The research Anthony Vermandois has done into the families of Agropoli forms the basis of our exploration into the Serrapede and Muro families in Agropoli. Anthony shares his findings at his website, Imagines Maiorum-Ancestors from Campania.
The family of Gennaro and Rosa Serrapede in New York
This posting concludes our brief review of the family of Gennaro and Rosa Serrapede in New York. We definitely want to know more and will continue our search.
Gennaro and Rosa were:
Sammy’s Great Aunt and Uncle. Their children are his First Cousins 2x removed.
EmilyAnn’s Great-Great Aunt and Uncle. Their children are her First Cousins 3x removed.
1903 passenger list from the Citta di Napoli.
In 1903 Gennaro made another Trans-Atlantic commute on the Citta di Napoli sailing from Naples to New York.
Close-up of entry for Gennaro Serrapede showing his name and age.
He was now 62 and his profession is listed as “porter”. I felt a connection to him at this point. He was getting older yet he made the long trip in 1903 and according to the passenger list he had been in New York in 1902. It must have been very difficult for him to make these frequent trips with Rosa being in a condition the 1897 Passenger List of the Scotia described as in “senility”.
Continuation of entry for Gennaro Serrapede showing travel from Agropoli to New York.
Gennaro arrived on May 20, 1903 with $56 in cash in his pocket. He had paid for his own ticket. He gave his son Sabato, living at 88 Mulberry Street, as his host. Living with Sabato was Ignazio Scotti.
This part of the entry shows Gennaro’s destination as 88 Mulberry Street where his son Sabato Serrapede was living.
Once again we see how close the Scotti family was to the Serrapede family. They were also close to the Muro family from which Josie Muro Serrapede was descended. She was Sammy’s mother and EmilyAnn’s maternal Grandmother.
Carmela and Carmine in New York City
Carmela Serrapede was the daughter of Gennaro and Rosa Serrapede. She married Carmine Scotti in Agropoli in 1889.
Anthony’s research found that Carmela Serrapede Scotti and her husband Carmine Scotti appear in the 1915 NYS Census. They were living in New York City at 75 Baxter Street.
There is also a ship’s passenger list for a trip on the Giuseppe Verdi with a date of January 2, 1918.
Using this information as the basis for searches at Ancestry and FamilySearch.org I have tried many times to locate these records. So far nothing has returned. We think there are transcription errors in the entry of the family name to Ancestry and FamilySearch’s databases. We will continue to search for Carmine and Carmela.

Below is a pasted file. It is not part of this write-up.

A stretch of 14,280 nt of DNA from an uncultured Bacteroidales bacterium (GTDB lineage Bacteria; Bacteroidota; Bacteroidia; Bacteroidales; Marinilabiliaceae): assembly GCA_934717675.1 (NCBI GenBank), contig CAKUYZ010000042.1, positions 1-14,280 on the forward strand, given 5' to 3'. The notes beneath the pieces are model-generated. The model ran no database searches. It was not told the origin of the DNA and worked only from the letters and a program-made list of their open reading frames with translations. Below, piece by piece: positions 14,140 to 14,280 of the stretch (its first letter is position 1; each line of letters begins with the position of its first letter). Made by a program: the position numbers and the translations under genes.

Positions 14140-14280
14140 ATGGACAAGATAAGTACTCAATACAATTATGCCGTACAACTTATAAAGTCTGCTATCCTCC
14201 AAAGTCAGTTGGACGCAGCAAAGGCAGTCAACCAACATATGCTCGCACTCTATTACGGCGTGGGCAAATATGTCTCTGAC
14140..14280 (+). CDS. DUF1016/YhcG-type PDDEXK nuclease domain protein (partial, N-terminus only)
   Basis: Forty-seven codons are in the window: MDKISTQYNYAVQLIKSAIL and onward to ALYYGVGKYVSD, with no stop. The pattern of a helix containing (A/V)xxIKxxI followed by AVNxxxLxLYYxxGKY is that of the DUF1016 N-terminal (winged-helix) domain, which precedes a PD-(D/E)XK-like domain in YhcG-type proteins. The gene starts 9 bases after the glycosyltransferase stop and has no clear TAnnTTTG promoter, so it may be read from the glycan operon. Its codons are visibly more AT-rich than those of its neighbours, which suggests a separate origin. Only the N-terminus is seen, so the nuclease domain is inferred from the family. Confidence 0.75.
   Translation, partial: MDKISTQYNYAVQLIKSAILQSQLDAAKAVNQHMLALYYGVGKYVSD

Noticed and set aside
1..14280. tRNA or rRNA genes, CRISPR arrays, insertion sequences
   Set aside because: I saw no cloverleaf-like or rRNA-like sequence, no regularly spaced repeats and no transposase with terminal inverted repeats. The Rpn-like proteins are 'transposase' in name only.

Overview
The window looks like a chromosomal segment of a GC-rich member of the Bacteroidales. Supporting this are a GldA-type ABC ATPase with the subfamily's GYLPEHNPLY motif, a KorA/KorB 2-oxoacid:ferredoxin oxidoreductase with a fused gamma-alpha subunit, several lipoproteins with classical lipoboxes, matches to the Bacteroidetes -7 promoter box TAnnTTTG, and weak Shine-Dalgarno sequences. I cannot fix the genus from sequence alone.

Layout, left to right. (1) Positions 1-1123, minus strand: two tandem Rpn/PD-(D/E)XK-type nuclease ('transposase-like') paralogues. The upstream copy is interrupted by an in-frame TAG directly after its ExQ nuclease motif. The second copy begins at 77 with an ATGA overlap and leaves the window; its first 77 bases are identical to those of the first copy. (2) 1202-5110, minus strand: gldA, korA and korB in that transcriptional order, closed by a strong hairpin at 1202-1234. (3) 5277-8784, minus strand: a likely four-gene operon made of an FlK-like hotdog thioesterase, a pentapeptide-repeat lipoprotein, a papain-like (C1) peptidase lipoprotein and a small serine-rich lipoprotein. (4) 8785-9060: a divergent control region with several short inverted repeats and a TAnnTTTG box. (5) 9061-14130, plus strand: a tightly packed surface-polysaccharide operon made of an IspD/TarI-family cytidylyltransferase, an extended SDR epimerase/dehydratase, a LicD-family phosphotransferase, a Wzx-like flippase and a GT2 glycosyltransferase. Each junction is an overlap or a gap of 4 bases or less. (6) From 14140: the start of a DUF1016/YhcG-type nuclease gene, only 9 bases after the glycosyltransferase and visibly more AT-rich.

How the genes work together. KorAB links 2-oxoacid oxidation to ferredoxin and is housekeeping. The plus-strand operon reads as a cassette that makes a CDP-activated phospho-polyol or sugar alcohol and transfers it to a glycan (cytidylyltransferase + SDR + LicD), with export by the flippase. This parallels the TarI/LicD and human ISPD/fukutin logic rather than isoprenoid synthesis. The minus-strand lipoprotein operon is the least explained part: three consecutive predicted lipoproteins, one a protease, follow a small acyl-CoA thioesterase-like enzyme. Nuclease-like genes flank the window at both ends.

Where did they all go after this?
In the case of Gennaro we think there’s a good possibility that he came not to stay but simply to work and then bring his money back to Italy. Gennaro belonged to the class of immigrants known as “Birds of Passage”. This term was used for Italians who came to work in the United States often in factories, mines, roadway construction or on the piers. They’d take all their money back to Italy and keep returning to work in the U.S. until they’d reached a better quality of life in Italy.
Gennaro’s nephew, also named Gennaro Serrapede, also was a Bird of Passage. He was our direct line ancestor whom we will cover in depth in the series of postings which follow this one.
The Search is On
Recent research results on March 31, 2015 brought back the following documentation:
1. 1911 and 1912 New York City Directory
404 East 59th Street
We are not sure if this was a residence or a shoe store. The absence of the wife’s name appearing in parenthesis can indicate that this was a store. When the listing is residential the husband and wife would appear as follows:
Scotti, Carmine (Carmela)
This Carmine Scotti might or might not be the husband of Carmela Serrapede Scotti. In Anthony’s research results, Carmela’s husband’s profession is “Vetturino” which translates as “coachman or driver”.
2. NYC Municipal Archives
Death certificate for a Carmela Scotti
Passed away on January 14, 1933
Anthony’s research has a year of birth for our Carmela as circa 1865. The woman for this death certificate would have been born in 1867.
These differences crop up often but that has not stopped me from saving these finds to my Shoebox at Ancestry. It may take months to come up with more clues but the Carmela Serrapede file will be kept open.
For Sabato Serrapede I’ve located what might be a match from a ship’s Passenger list. The Sabato listed was born in 1868, the same year as our Sabato. He sailed on the Britannia and arrived in New York City on October 17, 1888. This ship also made a stop at Marseilles France before coming to New York. The surname is entered as SERRABETE. No corrections have been submitted yet pending further search results.
This kind of search is like a detective story and little clues like this need to be retained and compared against subsequent finds. When pieced together more clues may reveal the lives of these relatives who surprised us by their appearance and now have us hoping this isn’t the end of their story in America.
Whenever I start searching for them I think, “Sabato Serrapede born 1868, Carmela and Carmine Scotti of Baxter Street, and Gennaro where did you go? Come forth so that the rest of your life we will know.”
If and when the pieces come together we will post the latest updates in the search for Gennaro, Sabato, Carmela and Carmine in New York.
Translation for “Vetturino”